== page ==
Gil Archer was a man of the world—the high-pressure, high-society world of international finance and diplomacy. Cecilia Vargas, his daughter’s riding instructor, was a woman outside that world, but he saw in her the warmth and love his grand estate lacked, and he took it for himself. She had married him for love—he taught her the meaning of ecstasy. But Gil still hadn’t learned that love was not something to be acquired and ignored—and the price of the lesson might be the loss of Cecilia.
I have a new author to add to my “favorite author list”, Joan Wolf. I don’t usually add an author after only reading just two books by her; Joan Wolf is one of the exceptions. The first book I read, The Pretenders, received a “Best Book” rating from me. This book, Change of Heart, is also very good.
I find her writing to be engaging. It’s a deep connection thanks to her superior writing style. It’s more compelling when the scenery she’s describing turns out to be a place that was part of my childhood. Riverside Amusement Park’s last’s season was 1999. That was my go-to place with friends as a teenager. I was astonished when I read that location in the plot. My dad, uncle and grandfather used to race at Riverside. I believe that there could be a possibility that I knew the hero’s, Gil Archer’s, daughter, Jennifer – that is if she was a real person of course.
It’s a bit early for me to be saying “in typical Joan Wolf fashion” that her writing was spectacular but I can share that her writing was consistent between her two books. It would be rare to read two “Best Books” in a row. It was quite close though, but I actually didn’t love the hero, Gil, enough to be classified as one of my “book boyfriends”. The heroine, Cecilia, was a bit too much of a “Daddy’s girl” though we need to keep in mind that she was a young lady and Gil was quite a bit older than her. The dynamics of these characters’ relationships were a tad “off” for me and yet, they worked well enough to keep me interested from the beginning to the end of the story.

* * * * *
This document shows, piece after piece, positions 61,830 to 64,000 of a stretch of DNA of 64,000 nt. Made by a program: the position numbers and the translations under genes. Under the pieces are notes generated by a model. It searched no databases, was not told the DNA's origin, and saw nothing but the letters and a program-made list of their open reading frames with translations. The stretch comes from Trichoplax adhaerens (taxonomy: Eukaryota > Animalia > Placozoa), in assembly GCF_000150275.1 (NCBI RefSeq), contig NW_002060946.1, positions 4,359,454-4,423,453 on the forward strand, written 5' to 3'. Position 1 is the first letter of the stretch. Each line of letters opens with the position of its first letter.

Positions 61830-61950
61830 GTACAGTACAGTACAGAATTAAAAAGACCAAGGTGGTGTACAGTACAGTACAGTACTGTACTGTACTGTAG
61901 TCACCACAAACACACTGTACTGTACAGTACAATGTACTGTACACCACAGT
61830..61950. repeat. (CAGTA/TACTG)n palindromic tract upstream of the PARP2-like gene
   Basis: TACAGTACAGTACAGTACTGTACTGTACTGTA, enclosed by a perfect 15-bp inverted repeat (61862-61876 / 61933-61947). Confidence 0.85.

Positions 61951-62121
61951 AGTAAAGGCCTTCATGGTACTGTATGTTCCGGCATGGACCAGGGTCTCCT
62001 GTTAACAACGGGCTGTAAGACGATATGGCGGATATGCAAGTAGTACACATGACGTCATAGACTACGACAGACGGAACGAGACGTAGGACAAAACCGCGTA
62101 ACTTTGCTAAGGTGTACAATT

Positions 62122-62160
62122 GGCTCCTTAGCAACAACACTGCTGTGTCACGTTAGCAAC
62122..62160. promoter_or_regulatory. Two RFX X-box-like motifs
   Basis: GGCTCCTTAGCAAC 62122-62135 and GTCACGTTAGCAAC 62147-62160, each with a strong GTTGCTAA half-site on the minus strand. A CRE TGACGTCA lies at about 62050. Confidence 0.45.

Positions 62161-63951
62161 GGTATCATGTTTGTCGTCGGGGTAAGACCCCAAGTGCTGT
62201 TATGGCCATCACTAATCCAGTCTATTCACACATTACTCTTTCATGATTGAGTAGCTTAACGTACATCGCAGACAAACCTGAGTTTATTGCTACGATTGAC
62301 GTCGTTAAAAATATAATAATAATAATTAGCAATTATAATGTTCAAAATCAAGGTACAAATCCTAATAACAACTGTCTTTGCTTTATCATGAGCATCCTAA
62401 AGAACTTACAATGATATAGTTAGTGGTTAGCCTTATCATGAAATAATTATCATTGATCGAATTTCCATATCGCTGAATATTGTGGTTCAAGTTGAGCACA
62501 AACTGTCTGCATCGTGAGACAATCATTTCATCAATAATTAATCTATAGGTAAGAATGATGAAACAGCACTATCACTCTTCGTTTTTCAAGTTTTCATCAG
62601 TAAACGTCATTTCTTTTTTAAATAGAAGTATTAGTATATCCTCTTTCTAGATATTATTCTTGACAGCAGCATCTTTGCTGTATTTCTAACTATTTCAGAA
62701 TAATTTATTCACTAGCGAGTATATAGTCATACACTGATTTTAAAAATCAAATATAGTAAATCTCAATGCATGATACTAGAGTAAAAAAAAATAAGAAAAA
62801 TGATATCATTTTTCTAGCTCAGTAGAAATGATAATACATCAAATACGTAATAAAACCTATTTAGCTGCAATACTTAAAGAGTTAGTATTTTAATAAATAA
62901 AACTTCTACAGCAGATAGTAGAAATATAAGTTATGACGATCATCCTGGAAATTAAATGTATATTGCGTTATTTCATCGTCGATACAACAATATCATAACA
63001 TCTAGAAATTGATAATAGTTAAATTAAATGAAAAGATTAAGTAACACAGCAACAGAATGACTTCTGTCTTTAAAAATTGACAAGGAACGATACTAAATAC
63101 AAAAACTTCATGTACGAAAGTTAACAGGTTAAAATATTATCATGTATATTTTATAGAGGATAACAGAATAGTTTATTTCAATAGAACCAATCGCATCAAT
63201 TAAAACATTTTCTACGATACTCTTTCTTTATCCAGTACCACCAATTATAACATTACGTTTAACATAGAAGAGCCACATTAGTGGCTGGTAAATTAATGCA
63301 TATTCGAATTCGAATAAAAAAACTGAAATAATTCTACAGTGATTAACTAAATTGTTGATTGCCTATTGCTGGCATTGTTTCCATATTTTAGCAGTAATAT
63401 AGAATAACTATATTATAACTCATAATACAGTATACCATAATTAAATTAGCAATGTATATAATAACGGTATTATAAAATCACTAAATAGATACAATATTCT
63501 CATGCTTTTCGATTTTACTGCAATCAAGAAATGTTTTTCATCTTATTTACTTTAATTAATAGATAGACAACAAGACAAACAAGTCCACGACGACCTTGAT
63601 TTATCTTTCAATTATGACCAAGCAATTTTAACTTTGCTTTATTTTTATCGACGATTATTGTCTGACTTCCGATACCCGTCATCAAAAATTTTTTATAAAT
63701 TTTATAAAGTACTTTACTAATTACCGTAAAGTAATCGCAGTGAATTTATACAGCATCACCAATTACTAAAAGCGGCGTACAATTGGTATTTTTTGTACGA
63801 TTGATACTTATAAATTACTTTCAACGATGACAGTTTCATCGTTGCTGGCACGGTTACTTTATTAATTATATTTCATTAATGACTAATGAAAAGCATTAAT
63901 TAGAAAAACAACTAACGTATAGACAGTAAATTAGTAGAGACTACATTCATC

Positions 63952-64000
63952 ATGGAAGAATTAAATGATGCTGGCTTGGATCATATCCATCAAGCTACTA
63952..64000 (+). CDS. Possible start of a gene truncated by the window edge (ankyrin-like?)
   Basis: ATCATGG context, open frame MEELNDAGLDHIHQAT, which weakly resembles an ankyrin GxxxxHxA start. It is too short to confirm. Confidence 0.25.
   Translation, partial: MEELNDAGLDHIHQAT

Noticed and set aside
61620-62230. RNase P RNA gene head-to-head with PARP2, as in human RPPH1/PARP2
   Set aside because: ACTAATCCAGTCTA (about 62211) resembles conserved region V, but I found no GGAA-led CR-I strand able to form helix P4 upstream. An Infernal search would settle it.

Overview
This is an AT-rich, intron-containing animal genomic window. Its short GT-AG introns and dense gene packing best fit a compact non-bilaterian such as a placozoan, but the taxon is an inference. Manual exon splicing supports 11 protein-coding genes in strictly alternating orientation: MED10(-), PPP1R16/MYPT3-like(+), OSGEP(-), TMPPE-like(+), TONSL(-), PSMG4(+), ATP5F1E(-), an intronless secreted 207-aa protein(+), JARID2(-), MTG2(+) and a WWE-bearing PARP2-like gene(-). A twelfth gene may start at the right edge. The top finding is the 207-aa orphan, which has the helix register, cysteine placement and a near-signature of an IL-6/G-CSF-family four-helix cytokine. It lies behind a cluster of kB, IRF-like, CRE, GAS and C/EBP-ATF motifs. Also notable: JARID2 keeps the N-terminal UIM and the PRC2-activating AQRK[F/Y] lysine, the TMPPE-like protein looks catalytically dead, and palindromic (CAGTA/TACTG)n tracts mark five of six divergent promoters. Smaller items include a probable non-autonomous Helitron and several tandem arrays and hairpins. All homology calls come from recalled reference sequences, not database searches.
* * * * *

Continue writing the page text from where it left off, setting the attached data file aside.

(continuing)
There are a few other developed characters presented throughout the plot that connected with me. I was pleased to see Cecilia remained strong and didn’t cave in completely to the demands of her father and Gil. Gil had a few things to learn about love and Cecilia was just the person to teach him. There were a few plot curves, though mostly it was predictable, but the quality of writing meant I didn’t really care.
I had high hopes when I started this story. Change of Hearts didn’t exactly hit all my feel good spots like the other book did, but it most definitely hit plenty enough for me to recommend reading this story without any hesitation. I’m considering both looking for Joan Wolf’s back list, and making her an auto buy. I already have another book by Ms. Wolf waiting in the wings, and I can hardly wait to start it!